نتیجه گیری انگلیسی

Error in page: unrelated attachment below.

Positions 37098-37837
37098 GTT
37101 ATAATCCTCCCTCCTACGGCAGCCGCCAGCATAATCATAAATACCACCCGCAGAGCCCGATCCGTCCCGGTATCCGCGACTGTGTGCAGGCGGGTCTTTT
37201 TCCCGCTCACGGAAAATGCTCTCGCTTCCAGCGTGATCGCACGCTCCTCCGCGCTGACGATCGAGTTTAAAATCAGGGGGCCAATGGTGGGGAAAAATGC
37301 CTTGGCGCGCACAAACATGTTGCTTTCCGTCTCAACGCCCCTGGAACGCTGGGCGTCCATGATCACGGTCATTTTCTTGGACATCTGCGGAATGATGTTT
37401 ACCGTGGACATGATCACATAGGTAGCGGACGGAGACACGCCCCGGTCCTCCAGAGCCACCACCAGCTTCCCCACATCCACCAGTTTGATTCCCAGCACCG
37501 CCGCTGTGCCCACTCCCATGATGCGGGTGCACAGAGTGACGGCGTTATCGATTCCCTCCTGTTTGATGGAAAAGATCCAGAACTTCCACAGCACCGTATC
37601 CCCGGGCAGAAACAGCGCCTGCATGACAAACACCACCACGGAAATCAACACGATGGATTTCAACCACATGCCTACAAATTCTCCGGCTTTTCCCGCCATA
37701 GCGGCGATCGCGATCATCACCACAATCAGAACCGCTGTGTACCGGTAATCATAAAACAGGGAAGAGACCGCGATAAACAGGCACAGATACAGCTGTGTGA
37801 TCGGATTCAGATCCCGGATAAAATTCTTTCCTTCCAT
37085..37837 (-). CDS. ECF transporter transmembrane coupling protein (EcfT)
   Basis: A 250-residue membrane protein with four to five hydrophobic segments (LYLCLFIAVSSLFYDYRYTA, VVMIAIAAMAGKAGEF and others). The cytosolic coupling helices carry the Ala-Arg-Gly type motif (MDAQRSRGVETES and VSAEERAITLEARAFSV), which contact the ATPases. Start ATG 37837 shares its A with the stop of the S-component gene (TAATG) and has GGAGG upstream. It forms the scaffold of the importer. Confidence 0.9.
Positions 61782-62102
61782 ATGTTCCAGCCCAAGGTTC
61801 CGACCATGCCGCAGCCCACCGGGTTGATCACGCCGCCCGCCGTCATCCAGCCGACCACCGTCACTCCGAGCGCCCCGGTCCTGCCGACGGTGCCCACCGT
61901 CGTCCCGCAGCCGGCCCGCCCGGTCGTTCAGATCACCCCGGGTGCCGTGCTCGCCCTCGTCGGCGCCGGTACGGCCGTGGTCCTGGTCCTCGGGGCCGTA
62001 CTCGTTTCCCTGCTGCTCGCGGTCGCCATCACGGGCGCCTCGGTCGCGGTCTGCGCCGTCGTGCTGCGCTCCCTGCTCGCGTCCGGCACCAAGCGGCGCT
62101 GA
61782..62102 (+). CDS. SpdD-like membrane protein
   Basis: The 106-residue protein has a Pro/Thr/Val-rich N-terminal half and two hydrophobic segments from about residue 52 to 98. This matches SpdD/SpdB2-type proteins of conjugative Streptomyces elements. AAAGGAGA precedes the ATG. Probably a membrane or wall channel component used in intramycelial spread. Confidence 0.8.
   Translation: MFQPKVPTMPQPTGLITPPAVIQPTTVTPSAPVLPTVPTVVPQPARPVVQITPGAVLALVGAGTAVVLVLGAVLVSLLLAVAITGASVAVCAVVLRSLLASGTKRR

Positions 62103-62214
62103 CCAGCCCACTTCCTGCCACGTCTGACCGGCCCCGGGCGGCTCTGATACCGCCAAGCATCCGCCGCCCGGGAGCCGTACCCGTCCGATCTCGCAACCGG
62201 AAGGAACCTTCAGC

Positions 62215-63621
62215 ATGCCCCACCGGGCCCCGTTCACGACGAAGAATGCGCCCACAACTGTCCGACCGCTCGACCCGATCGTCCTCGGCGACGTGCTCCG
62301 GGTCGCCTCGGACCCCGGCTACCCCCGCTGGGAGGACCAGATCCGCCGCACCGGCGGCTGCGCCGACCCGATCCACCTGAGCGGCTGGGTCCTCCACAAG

This paper has tried to explain when brand names are most valuable from a buyer's perspective. In contrast with previous literature, we have used the Transaction Cost Framework as our analytical tool, showing its capacity to bridge marketing and TCE approaches to this problem. Our main argument is that the ability of a brand name to solve situations in which transaction costs are potentially high increases brand equity. We claim that brand names are more important, and likely more valuable for buyers in the presence of asymmetric information problems, high search/measurement cost, independent quality controls and existence of co-branding. First, a brand name is less valuable when the recipient of the brand does not show a substantial informational disadvantage, as in business to business transactions, than when the brand name addresses the end consumer — who is usually less informed about the real quality of the produce. Second, when it is difficult to assess quality because of high search and measurement costs (numerous, small pieces, fragility and perishability), brand name will be more valuable by the buyer because the brand name saves on such costs. Third, brand equity will be higher if external and independent control systems have been established as these are perceived by the consumer as proof that the firm is not trying to cheat. Finally, the greater the specialization and the higher the number of quality signs, the higher the added value for the consumer. This is because each brand specializes in assuring a different type of quality aspect (homogeneity, organoleptic attributes, safety, ... ), giving the end consumer greater certainty about his purchase. Due to the lack of a strong theoretical background regarding both the problem and the theoretical tool, we have used a case analysis approach. Consequently, our results should be taken with caution since they require more formal validation. They can be considered the result of an exploratory analysis in which we show the direction of some relationships and propose some interesting open questions. Following some classic guide lines on case analysis, we selected fourteen brand names from seven different EU countries in order to cover the most relevant brand names and to offer a broad overview of the fruit and vegetables sector in the EU. This heterogeneity partially guarantees that neither the produce nor the country bias conclusions about brands, and that most of the theoretical situations (the value of different kinds of brand) are considered. Results broadly support the argument that the higher the contractual hazards, the higher the price premium, which can be considered as a measure of the brand equity. Particularly, the most robust results are, first, that the price premium is larger when the brand name is directed at the end consumer instead of at a business-to-business brand name. Second, we have also found that price premium is higher when produce is difficult (high search/measurement costs) to assess. However, we have not found clear evidence on the positive link between price premium and the rigour (independence and exhaustiveness) of quality controls. Plausible explanations are that almost all brands say they have a similar type of control (external and independent) and that final consumers are not very aware of which controls are the most reliable. However, we do not have a good explanation for the low assessment of controller independence. More research is need on this. Finally, all firms presenting more than one type of brand name (Geographical Indicators and private brand names) show substantial price premiums. Statistical results tie in with this, indirectly supporting our argument that different brands can be comple- mentary. Again, more research is needed to understand why and when co-branding appears. Our suggestion that the private brand complements the Geographical Indicator by covering its errors and guaranteeing homogeneous quality should be checked in other industries. As a final point, our work is not free of limitations. First, we are aware that many aspects of brand equity fall outside our Transaction Cost Economics approach. This is the case, for example, of the emotional attachments and image aspects of a brand name. Producers' publicity strategies may create needs in the consumer mind that are difficult to relate to the idea of a brand name as a tool to reduce contractual hazards. We should therefore consider our paper as a complementary approach to other ways of studying brand equity. Second, our buyer's perspective does not allow us to suggest a financial valuation of each brand as do owner's perspective. However, we think it helps solve a problem that arises with the owner's approach: how to ascertain the percentage of revenue that can be credited to a brand. The price premium may be an estimate of this percentage. Third, the proxy we have selected for measuring brand equity, price premium, does not collect all brand equity facets, but it is probably the best single measure for brand equity. Finally, we cannot offer statistical validation of our arguments because we have not conducted a quantitative study. This is an important item on our future research agenda and we hope it will help shed light on why consumers do not have faith in controller independence and how complementarity among co-brands works.